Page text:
brings maximal performance.
What a paradox!
(Why the haiku? TMQ)
usicians are often regarded as being a pretty hard-working lot – a reputation that I’d say is probably well-deserved. We often start at a very young age, spend lots of alone time practicing while others are out doing more enjoyable things, and are pretty good about putting in our hours on a consistent basis. Hmm…now that I think of it, how is it that we can practice every single day, without fail, for years on end, but we can’t stick with a simple diet or exercise program beyond a few months?
Anyhow, to get back to my original train of thought, we spend tens of thousands of hours working really hard to reach ever higher levels of excellence. To play with greater accuracy and consistency, to develop a more compelling sound, greater control and dynamic range, expressivity and clarity of intent. All that good stuff.
But how much time do we spend trying to make playing easier? Working to see just how little effort we can expend?
Pick up the ball
I recently heard about an exercise that Alexander Technique teachers use to increase our awareness about muscle tension and effort. The exercise involves lifting a ball off a table. Sounds simple enough, but each time you reach out, grab the ball, and pick it up, you must use half as much effort as you used the previous time. Eventually, there comes a point where the ball keeps slipping through the fingers and there isn’t enough force being used to pick up the ball successfully.
At this point, one can then begin adding some of the effort back in, one smidgen at a time, until you reach the minimum amount of tension and force required to successfully lift the ball off the table. When you get to this point, and compare it with your first attempt, you realize just how much excess tension you were using.
(FYI, you can do a similar thing with playing your instrument.)
The problem with too much muscle tension
What’s the big deal? Well, I suppose it’s not like this is going to bring the world to an end (or even bring the NY Phil to a halt), but tension contributes to subpar technical execution (cracked notes, poor sound, and intonation for instance), fatigue, aches/pains, and overuse injuries. If there is anything to be gained by playing with more muscle tension and effort than is absolutely necessary, I can’t think of it.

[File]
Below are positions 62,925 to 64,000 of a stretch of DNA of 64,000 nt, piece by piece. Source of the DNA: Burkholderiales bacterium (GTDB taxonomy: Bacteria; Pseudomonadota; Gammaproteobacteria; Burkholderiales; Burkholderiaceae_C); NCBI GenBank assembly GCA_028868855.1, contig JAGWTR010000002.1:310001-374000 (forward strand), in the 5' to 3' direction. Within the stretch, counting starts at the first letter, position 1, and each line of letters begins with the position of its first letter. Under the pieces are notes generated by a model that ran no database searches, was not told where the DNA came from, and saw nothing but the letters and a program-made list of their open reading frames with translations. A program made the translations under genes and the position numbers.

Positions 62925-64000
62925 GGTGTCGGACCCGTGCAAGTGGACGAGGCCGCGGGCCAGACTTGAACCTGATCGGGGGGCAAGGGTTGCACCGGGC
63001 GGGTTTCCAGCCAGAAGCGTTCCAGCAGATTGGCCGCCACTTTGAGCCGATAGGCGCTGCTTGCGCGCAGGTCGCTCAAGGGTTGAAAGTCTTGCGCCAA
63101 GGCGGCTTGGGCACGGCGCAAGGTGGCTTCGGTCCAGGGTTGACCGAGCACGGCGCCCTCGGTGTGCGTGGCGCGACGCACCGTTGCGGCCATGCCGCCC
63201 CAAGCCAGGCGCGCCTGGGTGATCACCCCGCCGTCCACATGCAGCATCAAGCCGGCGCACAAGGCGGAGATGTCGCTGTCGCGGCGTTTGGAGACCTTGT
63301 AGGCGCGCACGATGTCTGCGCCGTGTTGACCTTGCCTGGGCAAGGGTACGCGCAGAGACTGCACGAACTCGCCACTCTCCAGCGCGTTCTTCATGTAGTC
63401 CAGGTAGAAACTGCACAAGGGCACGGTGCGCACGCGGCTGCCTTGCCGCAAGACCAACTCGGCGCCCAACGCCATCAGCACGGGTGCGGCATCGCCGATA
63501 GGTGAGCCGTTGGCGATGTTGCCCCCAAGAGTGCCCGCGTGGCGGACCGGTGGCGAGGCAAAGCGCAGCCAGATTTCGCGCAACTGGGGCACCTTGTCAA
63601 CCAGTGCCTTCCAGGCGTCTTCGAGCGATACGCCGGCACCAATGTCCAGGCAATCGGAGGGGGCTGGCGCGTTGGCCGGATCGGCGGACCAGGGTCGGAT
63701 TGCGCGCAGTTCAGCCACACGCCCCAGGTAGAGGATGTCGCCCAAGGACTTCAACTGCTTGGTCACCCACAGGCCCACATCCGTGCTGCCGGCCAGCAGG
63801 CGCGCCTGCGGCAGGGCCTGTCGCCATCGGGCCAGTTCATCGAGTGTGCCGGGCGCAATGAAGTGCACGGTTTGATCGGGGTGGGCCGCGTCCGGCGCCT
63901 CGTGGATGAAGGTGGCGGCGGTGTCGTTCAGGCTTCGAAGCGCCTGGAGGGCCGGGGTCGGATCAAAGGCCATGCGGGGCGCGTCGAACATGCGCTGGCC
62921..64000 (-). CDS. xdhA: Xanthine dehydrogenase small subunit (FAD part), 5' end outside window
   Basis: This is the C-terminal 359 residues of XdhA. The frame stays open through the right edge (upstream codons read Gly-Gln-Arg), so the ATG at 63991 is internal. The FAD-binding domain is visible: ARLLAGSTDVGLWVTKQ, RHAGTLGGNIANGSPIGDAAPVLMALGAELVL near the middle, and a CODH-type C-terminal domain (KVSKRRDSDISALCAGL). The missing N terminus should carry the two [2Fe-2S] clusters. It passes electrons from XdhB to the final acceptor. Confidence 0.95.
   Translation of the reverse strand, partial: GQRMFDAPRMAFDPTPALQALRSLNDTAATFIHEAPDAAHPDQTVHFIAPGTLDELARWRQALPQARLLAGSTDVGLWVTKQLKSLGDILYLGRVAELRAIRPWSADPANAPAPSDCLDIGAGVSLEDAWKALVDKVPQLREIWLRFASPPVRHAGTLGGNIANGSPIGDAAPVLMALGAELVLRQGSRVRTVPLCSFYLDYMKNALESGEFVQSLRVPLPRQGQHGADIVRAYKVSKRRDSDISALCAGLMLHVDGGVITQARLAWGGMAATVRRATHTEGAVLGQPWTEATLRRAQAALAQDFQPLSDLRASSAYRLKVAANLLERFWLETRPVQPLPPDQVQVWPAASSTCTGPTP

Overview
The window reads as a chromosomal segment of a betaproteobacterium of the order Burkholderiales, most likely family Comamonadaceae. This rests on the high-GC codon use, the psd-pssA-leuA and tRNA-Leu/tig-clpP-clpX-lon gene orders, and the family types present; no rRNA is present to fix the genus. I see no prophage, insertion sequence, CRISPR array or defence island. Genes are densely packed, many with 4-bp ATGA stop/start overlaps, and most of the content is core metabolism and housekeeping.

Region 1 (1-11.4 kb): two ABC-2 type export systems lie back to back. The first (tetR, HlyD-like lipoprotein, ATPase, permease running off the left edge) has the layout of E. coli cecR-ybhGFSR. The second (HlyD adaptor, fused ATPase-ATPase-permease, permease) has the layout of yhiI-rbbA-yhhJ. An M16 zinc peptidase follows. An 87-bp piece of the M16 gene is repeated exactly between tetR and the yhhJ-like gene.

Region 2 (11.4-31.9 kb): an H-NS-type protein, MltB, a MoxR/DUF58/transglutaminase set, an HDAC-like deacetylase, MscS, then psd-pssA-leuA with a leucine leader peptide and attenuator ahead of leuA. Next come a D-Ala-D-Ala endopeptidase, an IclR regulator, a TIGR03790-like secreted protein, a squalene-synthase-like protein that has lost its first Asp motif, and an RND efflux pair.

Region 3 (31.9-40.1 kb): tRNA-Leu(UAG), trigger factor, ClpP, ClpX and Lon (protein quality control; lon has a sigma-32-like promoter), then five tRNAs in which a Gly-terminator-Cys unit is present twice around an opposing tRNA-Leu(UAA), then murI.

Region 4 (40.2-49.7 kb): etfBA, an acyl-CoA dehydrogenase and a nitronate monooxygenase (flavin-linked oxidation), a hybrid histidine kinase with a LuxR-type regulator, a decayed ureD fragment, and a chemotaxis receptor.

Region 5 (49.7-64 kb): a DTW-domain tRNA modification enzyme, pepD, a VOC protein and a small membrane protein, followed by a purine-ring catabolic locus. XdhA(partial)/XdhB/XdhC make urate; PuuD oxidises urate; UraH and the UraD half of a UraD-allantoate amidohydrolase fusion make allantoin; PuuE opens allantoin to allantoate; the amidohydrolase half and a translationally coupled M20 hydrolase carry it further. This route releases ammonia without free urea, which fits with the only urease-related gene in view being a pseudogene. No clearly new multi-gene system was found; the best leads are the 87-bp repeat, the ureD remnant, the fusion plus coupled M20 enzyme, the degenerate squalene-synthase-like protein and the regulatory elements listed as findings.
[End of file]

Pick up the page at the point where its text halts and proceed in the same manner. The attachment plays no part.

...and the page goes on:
Of even greater concern is the fact that under pressure we have a natural tendency to tighten up, thanks to the fight or flight (or freeze) response. So what may have been an unhelpful, but manageable level of tension in the practice room quickly escalates into a major problem. We start clenching, muscling through passages, and trying to produce sound through great effort because we don’t feel comfortable letting go and trusting our body to do what we’ve trained it to do in the practice room.
Why? Because we don’t generally spend much time practicing specifically for ease.
Run fast, but take it easy
John Douillard, author of Body, Mind, and Sport and former director of player development for the NBA’s New Jersey Nets, suggests an intriguing exercise for increasing effortlessness in runners. He recommends having athletes run a race, where the winner is the first person to cross the finish line with the lowest heart rate and breath rate. For those who think in terms of equations, this translates as: finish time + heart rate + (breath rate x 3), where the lowest overall score wins.
Musicians can train themselves to be more comfortable with playing effortlessly under pressure with a similar exercise. Here’s how:
- Select an excerpt or two that are relatively high in energy, and that you have a pretty good handle on.
- Set up an audio/video recorder, to tape yourself
- Play through an excerpt or section of a piece as if it were a real performance, that is to say, resolve to demonstrate some of your absolute best playing, but at the same time, play with as much ease and effortlessness as possible.
- Evaluate yourself from 1-10 on the quality of your playing, and from 1-10 on the degree of effortlessness that you achieved. Aim for consistent 9’s on both.
Orchestra rehearsal can also be a great time to practice this. Not so you can slack off and be lazy, but so you can find a way to stay on top of things, blend with the section, and remain an integral member of the ensemble whilst avoiding an excess buildup of tension as the hours pass by.
The one-sentence summary
“The less effort, the faster and more powerful you will be.“ ~Bruce Lee